The author set it up that way because that is what the XIRR function expects. My color coding was supposed to show the range of cells that went into XIRR formula for each year.
Tools I use: (main) BlueVestment: https://www.bluevestment.com/app/pricing + https://www.interestradar.com/ , (others) Lending Robot referral link: https://www.lendingrobot.com/ref/scott473/  & Peercube referral code: DFVA9Y

lascott

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Re: Yearly and overall XIRR spreadsheet example provided
« Reply #6 on: April 07, 2016, 09:23:25 AM »
Wouldn't it be easier to create an automated moving average each month for say 3,6,12 months to get a better representation of when returns are increasing, decreasing, or changes in strategy?
I do like a monthly view BUT I was just showing a handy yearly XIRR example that I found and wanted to share with others to save them time. Hope that helps explain.

Why not just calculate returns on monthly basis? As /u/jz451 mentioned, you can calculate moving average as well as monthly, quarterly, yearly or any period returns that you want from monthly returns. By using month, you will also be able to avoid 365/366 day per year issue that your current spreadsheet has. This is the way we calculate yearly and monthly returns at PeerCube using data from monthly statements.
I would like that view in peercube as well as an annualized one.  I tried using it a while back but when I made a mistake it was too cumbersome to clean up since I could just delete errored entries.  I know you have other prioritize and hope you get back to that interface in the future.  If entries are deleted just unload and reload the data behind the scenes to recalculate. There are only dozens of rows/records.

I do keep my monthly data in a spreadsheet but it is pretty crude and was mainly looking at charge off percentages when Rob L had a few post on them and patterns. I'd be happy to play with other excel/sheets examples that folks have (which are shown/sent sanitized)

Image: http://i.imgur.com/x62cxcs.png
« Last Edit: April 07, 2016, 09:59:20 AM by lascott »
Tools I use: (main) BlueVestment: https://www.bluevestment.com/app/pricing + https://www.interestradar.com/ , (others) Lending Robot referral link: https://www.lendingrobot.com/ref/scott473/  & Peercube referral code: DFVA9Y

jz451

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Re: Yearly and overall XIRR spreadsheet example provided
« Reply #7 on: April 07, 2016, 11:14:37 AM »

Image: http://i.imgur.com/x62cxcs.png


Am I reading this right where it shows a whopping 53% charged off last December?

BruiserB

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Re: Yearly and overall XIRR spreadsheet example provided
« Reply #8 on: April 07, 2016, 01:38:15 PM »
I actually calculate my returns using the EXACT method you posted.  I can't remember how I originally came up with the spreadsheet, but likely I came across the same example you posted here.  I did find it through this forum.  EDIT: Actually I just noted one difference...what I call YTD return on my spreadsheet and results below is what is referred to as the current year's Annualized Return on the example....it's my effective return rate as of today so far this year.  I don't see any reason to do the calculation done in the example as their YTD number.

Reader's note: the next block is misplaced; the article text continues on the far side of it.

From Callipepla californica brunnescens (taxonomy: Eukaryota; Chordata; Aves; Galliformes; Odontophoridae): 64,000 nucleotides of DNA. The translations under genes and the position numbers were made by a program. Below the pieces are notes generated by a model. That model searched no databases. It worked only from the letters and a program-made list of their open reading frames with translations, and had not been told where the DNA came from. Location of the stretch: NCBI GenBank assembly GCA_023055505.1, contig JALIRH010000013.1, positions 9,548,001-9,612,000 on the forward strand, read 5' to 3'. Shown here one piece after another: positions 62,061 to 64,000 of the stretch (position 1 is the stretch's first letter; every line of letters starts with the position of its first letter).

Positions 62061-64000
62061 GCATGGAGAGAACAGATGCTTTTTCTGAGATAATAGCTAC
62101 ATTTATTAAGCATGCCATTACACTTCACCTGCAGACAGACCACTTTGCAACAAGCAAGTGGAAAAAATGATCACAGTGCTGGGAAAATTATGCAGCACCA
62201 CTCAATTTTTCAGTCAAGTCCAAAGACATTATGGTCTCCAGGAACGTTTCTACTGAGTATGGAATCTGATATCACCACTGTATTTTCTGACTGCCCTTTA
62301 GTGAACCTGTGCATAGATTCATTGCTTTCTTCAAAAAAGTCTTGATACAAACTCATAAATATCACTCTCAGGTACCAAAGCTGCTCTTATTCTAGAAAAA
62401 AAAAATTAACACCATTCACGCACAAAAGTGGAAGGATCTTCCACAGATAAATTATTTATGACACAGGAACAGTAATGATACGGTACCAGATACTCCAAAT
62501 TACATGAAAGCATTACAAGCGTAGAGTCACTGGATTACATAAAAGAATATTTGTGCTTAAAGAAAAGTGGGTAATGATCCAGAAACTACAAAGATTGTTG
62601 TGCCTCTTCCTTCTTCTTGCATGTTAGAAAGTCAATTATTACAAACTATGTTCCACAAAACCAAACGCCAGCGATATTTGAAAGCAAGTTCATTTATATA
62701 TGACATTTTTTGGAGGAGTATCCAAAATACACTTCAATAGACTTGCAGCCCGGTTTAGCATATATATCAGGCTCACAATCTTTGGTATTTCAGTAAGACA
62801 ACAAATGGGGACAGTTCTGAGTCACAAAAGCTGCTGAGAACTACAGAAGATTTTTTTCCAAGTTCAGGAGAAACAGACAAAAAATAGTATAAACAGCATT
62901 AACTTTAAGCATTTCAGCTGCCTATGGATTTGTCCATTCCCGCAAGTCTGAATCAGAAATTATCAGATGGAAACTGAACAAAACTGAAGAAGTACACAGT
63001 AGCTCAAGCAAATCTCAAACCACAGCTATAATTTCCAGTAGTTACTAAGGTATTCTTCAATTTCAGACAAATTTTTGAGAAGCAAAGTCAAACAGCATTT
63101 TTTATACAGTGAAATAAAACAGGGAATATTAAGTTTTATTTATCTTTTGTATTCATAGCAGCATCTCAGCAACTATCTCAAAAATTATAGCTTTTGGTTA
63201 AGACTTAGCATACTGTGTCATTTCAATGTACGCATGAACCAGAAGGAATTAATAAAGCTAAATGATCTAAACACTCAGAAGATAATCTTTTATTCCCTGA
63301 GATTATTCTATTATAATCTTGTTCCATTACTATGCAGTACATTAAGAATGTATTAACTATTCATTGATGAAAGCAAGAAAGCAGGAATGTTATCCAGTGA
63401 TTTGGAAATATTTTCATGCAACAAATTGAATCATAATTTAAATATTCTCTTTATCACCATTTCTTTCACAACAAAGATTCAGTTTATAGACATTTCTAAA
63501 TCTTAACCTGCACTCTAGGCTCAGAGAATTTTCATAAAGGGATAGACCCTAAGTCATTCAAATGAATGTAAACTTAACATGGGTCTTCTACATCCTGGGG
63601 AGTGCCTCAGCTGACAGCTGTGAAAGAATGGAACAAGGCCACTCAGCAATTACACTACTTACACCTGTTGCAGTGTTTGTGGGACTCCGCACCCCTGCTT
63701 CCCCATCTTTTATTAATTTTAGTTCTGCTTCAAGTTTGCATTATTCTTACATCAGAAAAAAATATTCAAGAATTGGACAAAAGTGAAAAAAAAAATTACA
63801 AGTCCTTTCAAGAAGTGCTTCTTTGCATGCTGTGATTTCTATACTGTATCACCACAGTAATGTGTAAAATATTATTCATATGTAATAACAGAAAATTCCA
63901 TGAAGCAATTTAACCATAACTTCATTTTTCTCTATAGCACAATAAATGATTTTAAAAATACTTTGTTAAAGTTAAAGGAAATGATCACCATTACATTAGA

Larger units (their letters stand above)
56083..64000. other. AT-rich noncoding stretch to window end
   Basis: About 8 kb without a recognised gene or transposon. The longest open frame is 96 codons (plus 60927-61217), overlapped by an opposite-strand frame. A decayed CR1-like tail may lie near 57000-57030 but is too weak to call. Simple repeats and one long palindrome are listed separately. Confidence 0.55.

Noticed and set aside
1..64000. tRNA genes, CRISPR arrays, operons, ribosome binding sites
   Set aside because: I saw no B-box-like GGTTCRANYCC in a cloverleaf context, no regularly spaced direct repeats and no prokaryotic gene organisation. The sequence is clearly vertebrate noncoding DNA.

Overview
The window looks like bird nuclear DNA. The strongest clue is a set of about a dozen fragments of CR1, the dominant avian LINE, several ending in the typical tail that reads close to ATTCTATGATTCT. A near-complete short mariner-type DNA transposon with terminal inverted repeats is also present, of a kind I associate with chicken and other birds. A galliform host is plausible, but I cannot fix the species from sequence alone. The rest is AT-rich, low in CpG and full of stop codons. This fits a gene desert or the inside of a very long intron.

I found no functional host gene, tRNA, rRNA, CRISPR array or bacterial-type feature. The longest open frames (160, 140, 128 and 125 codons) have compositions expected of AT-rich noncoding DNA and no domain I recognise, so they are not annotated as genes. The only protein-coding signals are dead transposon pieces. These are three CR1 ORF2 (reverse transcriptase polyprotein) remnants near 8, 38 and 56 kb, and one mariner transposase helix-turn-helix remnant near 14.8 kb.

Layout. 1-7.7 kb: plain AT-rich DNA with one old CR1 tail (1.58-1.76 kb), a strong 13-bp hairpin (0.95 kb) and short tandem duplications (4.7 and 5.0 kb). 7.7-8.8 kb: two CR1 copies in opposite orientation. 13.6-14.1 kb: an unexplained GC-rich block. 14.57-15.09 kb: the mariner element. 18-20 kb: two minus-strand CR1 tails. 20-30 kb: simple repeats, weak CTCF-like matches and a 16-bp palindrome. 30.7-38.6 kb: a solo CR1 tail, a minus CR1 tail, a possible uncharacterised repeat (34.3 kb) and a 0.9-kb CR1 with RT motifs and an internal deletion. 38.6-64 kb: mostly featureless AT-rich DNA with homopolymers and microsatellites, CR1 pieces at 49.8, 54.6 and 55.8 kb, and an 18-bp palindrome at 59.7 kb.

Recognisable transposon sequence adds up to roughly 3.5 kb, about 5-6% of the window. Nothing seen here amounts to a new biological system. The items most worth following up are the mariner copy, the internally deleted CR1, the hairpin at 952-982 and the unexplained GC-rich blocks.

One could do monthly simply by putting in a withdrawl and deposit of end of month balance at the end of each month.  Up until now I found it sufficient to just calculate yearly as the returns were quite consistent.  But now I have had a lot more defaults the last few months, so perhaps more frequent analysis is warranted.  I also plan to use NickelSteamroller's tools to see which of my investment methods are struggling.  I save each "rule" I use to invest to a separate portfolio so I can see which portfolios are struggling.  I just haven't had the time to look closely in a while.  When I look at my list of loans in default, it's not obvious that any one portfolio is having the biggest issue so with just a quick glance, it seems across the board.

Here are my account XIRRs:

« Last Edit: April 07, 2016, 01:51:48 PM by BruiserB »

lascott

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Re: Yearly and overall XIRR spreadsheet example provided
« Reply #9 on: April 07, 2016, 04:35:36 PM »
Image: http://i.imgur.com/x62cxcs.png
Am I reading this right where it shows a whopping 53% charged off last December?
That is correct. I just double checked. I think I invested a bunch of money in Jan and last summer so I had many notes at roughly the same age. Or some bad luck. Others numbers look OK tho.

Here is my ROTH IRA account:
Image: http://i.imgur.com/LUFUuOv.png

« Last Edit: April 07, 2016, 04:47:49 PM by lascott »
Tools I use: (main) BlueVestment: https://www.bluevestment.com/app/pricing + https://www.interestradar.com/ , (others) Lending Robot referral link: https://www.lendingrobot.com/ref/scott473/  & Peercube referral code: DFVA9Y

investny

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Re: Yearly and overall XIRR spreadsheet example provided
« Reply #10 on: April 28, 2016, 01:48:47 AM »
I think ideally we would want to see returns data in a format similar to this
http://screencloud.net/v/1T7P

Not sure why LC cannot just code something like this into their site.